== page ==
The past 8 weeks have been nothing short of amazing. I made a pivot back to clinical practice in the midst of a pandemic, I started a journey in the mountains that I never anticipated starting, celebrated our 19th wedding anniversary, and I developed a drive to return to a level of competition I haven’t been at in ages. I have also healed my soul.
That’s the short version. The longer version will trickle out eventually. It has to do with being a nurse, but let’s save that for another time.
I planned on competing this year, and I was feeling pretty ready to tackle a few 70.3’s that had me crazy excited. When everything got cancelled, it felt fine. I learned I can live with competition and in this case, I can actually live without it. I don’t feel like we lost anything (except my race directing friends who lost money, and my fellow athletes who lost direction, that’s the part that hurts). As an athlete I have learned that patience always pays off. Always.
At the same time the step back from competition has allowed that hunger for competition to grow. I have always believed that my best performances are still out there. I don’t believe best performances are defined by personal best times, qualifications, or even winning. I believe those performances are the ones where you cross the finish line, totally wrecked knowing that you did everything you could do, and you gave everything you can give. Sometimes those DO comes with PR’s, qualifications and wins, but not necessarily. I still have those performances within me, and I am eager yet patient to unearth them.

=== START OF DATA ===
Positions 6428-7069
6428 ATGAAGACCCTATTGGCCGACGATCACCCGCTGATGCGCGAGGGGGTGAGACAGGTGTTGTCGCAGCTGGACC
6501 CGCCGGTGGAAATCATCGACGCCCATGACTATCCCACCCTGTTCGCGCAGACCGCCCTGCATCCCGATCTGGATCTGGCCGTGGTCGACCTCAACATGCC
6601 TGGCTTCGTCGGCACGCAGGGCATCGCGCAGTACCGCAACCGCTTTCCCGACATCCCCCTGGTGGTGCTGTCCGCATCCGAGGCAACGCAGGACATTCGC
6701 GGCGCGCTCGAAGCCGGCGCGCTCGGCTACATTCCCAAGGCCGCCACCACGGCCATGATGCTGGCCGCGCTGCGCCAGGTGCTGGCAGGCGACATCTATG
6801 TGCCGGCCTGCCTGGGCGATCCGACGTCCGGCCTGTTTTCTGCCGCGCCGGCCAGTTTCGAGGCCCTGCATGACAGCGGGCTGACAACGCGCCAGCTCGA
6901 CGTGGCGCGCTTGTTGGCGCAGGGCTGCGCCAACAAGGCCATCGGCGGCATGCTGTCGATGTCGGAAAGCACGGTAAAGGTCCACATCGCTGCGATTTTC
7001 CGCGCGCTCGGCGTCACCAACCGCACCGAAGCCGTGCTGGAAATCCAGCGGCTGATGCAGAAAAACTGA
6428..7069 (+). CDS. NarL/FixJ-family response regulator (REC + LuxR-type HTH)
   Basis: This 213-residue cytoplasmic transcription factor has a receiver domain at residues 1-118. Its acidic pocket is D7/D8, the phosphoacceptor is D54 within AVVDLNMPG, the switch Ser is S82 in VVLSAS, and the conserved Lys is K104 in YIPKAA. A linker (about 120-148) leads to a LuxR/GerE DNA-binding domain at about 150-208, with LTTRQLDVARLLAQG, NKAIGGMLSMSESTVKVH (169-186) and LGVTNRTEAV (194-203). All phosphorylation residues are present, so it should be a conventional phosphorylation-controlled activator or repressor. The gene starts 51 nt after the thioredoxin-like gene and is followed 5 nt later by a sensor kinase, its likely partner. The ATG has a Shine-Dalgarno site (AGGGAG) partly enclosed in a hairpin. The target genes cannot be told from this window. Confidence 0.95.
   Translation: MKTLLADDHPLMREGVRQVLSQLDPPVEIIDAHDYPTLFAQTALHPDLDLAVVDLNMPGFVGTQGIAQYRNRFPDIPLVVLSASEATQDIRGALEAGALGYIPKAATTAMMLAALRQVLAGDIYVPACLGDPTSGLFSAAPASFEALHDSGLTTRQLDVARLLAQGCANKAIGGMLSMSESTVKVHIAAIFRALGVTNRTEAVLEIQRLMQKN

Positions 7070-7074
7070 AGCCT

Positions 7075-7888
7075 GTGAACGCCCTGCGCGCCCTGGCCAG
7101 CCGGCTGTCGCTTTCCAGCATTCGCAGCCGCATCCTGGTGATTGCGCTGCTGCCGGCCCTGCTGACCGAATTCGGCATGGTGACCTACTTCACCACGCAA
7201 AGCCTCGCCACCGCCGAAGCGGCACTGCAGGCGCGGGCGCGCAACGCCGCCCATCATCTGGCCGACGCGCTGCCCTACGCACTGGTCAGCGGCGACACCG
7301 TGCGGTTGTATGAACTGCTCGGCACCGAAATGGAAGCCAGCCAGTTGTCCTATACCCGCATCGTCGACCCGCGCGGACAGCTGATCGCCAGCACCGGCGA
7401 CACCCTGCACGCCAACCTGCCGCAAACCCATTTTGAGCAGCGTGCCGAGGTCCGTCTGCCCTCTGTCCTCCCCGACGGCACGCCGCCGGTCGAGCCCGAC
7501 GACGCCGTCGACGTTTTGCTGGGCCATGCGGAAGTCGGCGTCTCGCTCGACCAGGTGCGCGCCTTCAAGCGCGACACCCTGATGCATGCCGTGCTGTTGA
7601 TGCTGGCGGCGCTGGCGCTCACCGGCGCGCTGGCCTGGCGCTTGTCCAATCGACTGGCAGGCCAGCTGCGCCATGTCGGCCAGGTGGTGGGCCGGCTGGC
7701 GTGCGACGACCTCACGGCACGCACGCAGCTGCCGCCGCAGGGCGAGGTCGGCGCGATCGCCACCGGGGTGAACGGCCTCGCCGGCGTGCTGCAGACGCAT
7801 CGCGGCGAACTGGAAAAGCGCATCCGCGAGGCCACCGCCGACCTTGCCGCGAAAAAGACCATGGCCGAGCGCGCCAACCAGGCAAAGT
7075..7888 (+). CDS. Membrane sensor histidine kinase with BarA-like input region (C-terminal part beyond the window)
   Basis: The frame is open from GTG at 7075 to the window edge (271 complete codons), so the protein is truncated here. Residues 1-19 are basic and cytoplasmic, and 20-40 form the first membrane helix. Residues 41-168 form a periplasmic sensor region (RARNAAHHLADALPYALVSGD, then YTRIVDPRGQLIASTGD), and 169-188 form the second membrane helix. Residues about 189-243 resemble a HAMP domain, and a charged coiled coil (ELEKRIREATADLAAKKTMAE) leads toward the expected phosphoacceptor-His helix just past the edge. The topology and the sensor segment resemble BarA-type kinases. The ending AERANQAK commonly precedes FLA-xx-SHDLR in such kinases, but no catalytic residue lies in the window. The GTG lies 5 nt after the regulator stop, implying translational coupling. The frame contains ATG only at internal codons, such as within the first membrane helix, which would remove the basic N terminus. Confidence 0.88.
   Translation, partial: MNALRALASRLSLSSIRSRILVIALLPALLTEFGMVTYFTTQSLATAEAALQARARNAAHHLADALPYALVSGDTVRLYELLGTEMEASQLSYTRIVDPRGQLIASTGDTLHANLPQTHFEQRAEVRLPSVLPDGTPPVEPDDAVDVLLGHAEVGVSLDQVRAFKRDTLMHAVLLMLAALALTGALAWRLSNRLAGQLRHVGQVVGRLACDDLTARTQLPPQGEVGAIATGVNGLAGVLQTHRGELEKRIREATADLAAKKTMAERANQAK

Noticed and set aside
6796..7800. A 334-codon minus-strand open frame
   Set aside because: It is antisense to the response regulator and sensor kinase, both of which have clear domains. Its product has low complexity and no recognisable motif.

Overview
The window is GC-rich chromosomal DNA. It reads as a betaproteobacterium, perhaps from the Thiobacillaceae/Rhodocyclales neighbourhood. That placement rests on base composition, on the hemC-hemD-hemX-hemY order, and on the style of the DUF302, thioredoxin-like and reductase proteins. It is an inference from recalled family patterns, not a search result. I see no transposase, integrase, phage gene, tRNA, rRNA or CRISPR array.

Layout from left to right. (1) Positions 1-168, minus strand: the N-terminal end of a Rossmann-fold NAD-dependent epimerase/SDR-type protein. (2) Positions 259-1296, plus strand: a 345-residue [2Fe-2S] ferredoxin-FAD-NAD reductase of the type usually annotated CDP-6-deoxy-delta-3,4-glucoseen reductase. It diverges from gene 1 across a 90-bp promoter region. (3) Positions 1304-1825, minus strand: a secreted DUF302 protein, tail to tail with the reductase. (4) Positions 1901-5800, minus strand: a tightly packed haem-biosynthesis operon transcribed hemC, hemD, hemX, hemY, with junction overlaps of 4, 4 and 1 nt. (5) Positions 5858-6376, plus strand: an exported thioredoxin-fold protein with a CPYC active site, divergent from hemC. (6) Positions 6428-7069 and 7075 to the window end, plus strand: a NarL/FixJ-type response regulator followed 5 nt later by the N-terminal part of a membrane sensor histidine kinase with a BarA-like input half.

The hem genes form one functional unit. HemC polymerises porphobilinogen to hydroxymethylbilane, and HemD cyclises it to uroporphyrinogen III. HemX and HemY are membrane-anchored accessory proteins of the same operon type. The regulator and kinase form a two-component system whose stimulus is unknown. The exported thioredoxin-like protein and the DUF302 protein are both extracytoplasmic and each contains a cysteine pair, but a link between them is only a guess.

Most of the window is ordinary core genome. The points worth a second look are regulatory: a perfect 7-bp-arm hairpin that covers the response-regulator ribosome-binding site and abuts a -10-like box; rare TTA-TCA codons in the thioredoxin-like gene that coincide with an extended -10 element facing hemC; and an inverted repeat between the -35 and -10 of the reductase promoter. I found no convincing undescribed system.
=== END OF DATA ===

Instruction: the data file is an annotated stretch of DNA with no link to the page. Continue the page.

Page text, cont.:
The pause has driven me to a different type of challenge, driven by our son. It’s always been on his radar to hike the 46 peaks in the Adirondacks. Because our lives have been so driven by triathlon, we just didn’t make the time.
We forget how incorporating something like hiking mountains, can be so incredibly beneficial to our respective sports. We are afraid to veer off the schedule to spend a weekend adventuring. This pause has helped me realize that.
I have also come to realize that we need to pursue what calls us. We need to get it going, now. Our son begins construction trade school in a few weeks. It’s a program that runs from Sept through June and involves a co-op upon completion and even job placement. There is a high probability that he is going to be starting his career next summer and these opportunities to help him reach his goal, these chances to spend time with him, are going to diminish. It’s weird being on this side of parenting. Real weird. It’s our job as parents though, to render ourselves obsolete. His independence is the mark of our success.
Of all things that have come to light during this pandemic, this is the most important one.
So I am soaking up all of the time that I can. Spending the weekends hiking locally and in the ADK because these times will be fewer 365 days from now. I did not have the foresight to consider all of this before the pandemic, which makes me thankful that someone stopped the world for me to take a look around.